Monday, April 19, 2010

Tombstone Tuesday - or Is It?


When is a tombstone not a tombstone?   In the Buffalo Ridge Cemetery (Washington County, Tennessee) it's when the stone is put up more than a century after death.

This monument commemorating early Baptist preacher Jonathan Mulkey was put up as part of an effort to mark significant spots in Baptist history.  Behind the scenes was a genteel jockeying for position for the designation of oldest church in Tennessee.  Buffalo Ridge and Cherokee Creek Churches in Washington County and Sinking Creek Church in Carter County each lobbied for the designation, parsing language in ways that would make the most meticulous of lawyers proud.

The dates on the marker for Jonathan Mulkey are correct according to current research.  Some will argue whether he was the first preacher in Tennessee, but he was certainly one of the earliest.  And he was buried in the Cemetery.

But the wives, the wives.  On the bottom of the marker are the names Nancy Howard Mulkey and Anna Lacey Mulkey.  No dates, just two names, neither of which appeared on his original tombstone.  Their names were extracted from Baptist histories more concerned with religious content than genealogical accuracy.  My grandmother and great-grandmother were involved in placing this monument.  I asked Grandmother about the wives' listings and she said they were not the point of the monument.  I asked her if there was any evidence that they were buried there and she said she assumed they were since their husband was.  Really big assumption.  I now wonder if there were two unmarked graves nearby that were thought to be his wives.  I should have asked.

This monument with it's names etched in stone has been referred to more times than I can count as "evidence" that Jonathan had two wives and as "proof" they are buried in the cemetery.  It is neither.  

No evidence of Nancy Howard as Mulkey's first wife exists that I am aware of, beyond an early reference to his marrying a Howard daughter and a strong family tradition.  Some Mulkey descendants point to a family Bible naming his wife Sarah, making Anna Lacey Mulkey (the only wife for whom there is a marriage record) possibly his third wife.  Further research has supported this theory, though it has not been proven.  My pet theory is there were three wives, and that an unknown Sarah married him before 1888 following his first wife's death and died in 1813, according to the family Bible.  But that's not the point.  Regardless of how many wives predeceased Jonathan, I know of no evidence proving where they are buried.  And there is evidence that his widow Anna Lacey Mulkey did not stay in Washington County.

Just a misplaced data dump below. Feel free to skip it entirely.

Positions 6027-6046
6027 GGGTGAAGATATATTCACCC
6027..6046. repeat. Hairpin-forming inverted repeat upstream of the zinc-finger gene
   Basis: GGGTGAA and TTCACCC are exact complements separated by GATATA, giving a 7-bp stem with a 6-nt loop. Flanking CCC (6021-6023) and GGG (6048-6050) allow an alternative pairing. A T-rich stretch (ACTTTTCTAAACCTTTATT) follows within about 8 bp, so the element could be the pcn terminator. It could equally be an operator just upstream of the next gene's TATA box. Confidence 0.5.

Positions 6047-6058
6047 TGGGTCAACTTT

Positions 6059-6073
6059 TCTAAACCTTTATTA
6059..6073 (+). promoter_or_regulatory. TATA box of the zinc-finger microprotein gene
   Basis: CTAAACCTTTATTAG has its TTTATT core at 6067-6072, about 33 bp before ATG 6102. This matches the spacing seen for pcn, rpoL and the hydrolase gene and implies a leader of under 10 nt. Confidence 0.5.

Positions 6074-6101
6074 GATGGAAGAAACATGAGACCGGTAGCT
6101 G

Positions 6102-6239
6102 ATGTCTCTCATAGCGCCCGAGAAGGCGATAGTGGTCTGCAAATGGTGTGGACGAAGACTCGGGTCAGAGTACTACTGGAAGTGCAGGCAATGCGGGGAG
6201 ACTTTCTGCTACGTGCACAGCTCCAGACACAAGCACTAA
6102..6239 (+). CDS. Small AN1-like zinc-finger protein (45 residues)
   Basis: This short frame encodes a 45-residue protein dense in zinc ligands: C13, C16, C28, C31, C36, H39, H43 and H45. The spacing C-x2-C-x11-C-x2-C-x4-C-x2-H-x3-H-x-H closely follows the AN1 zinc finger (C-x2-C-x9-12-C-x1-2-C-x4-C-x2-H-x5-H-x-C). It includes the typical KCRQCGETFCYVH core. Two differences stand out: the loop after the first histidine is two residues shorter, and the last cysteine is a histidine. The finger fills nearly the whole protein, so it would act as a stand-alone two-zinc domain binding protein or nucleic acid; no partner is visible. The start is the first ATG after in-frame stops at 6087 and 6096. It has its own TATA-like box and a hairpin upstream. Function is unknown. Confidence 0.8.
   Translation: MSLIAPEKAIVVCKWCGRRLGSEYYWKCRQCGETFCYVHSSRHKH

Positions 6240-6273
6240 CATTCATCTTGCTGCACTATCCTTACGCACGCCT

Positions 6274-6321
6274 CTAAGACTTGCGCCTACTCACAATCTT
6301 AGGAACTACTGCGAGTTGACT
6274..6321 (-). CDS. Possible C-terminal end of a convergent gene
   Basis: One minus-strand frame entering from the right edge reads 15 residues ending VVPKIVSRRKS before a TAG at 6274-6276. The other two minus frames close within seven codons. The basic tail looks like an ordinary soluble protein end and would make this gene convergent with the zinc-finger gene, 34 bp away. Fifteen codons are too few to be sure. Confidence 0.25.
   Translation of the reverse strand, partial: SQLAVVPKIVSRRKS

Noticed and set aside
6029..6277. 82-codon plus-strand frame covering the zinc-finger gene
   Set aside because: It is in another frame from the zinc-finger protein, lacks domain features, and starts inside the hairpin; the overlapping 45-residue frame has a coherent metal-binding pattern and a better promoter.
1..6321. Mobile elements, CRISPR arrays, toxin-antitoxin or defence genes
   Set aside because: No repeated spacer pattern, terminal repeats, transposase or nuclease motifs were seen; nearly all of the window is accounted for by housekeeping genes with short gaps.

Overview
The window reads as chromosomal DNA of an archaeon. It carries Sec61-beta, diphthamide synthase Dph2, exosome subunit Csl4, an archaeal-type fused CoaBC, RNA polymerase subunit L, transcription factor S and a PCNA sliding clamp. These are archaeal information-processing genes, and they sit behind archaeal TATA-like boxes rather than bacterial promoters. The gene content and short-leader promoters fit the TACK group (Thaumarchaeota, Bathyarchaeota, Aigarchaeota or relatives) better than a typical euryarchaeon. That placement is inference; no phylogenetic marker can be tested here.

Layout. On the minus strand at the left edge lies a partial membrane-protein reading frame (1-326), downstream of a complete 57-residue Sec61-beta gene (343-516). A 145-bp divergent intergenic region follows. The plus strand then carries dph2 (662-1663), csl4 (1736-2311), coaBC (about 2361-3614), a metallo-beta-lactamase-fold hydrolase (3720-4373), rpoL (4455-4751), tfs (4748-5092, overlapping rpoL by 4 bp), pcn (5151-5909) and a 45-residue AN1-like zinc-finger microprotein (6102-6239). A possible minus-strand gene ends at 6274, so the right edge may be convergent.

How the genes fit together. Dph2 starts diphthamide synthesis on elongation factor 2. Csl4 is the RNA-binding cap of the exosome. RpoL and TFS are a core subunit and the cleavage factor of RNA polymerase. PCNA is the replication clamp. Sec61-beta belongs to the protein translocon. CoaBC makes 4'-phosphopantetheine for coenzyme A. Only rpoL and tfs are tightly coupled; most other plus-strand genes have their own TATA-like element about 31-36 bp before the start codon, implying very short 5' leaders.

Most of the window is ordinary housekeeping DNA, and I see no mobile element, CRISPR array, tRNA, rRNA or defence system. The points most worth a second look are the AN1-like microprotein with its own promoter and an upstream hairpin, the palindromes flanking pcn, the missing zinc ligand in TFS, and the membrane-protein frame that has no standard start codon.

Anna Lacey bore at least two children following Mulkey's death.  Thomas Anderson of Maries County, Missouri named two daughters, born in 1832 and 34, as his illegitimate children of Anna Lacy in his will written in 1854, probated in 1860.  He names both daughters as being known by the surnames Anderson, Mulkey, Baker or Lacy.  The girls were raised in Mississippi by their paternal aunt from a young age, suggesting their mother had died or given them up.  They eventually settled in Maries County near their father.  Whenever and wherever she died, it seems unlikely that her body was returned to Washington County to be buried near Jonathan Mulkey.

Such a rant.  I truly hadn't intended on writing so much.  We all have our hot buttons.

Sources:  Philip Mulkey Hunt's book The Mulkeys of America published in 1982 is still the best single source I know of for information on Jonathan Mulkey (pp. 72-81).  It is available on microfilm through the Family History Library.  Information on Thomas Anderson's family is from History of Maries County by Everett Marshall King (Cape Girardeau, MO: Ramfre Press, 1968), pp. 219-223.  Photograph by Daryl and Cookie Smith, from Scott Harp's website The Restoration Movement.  

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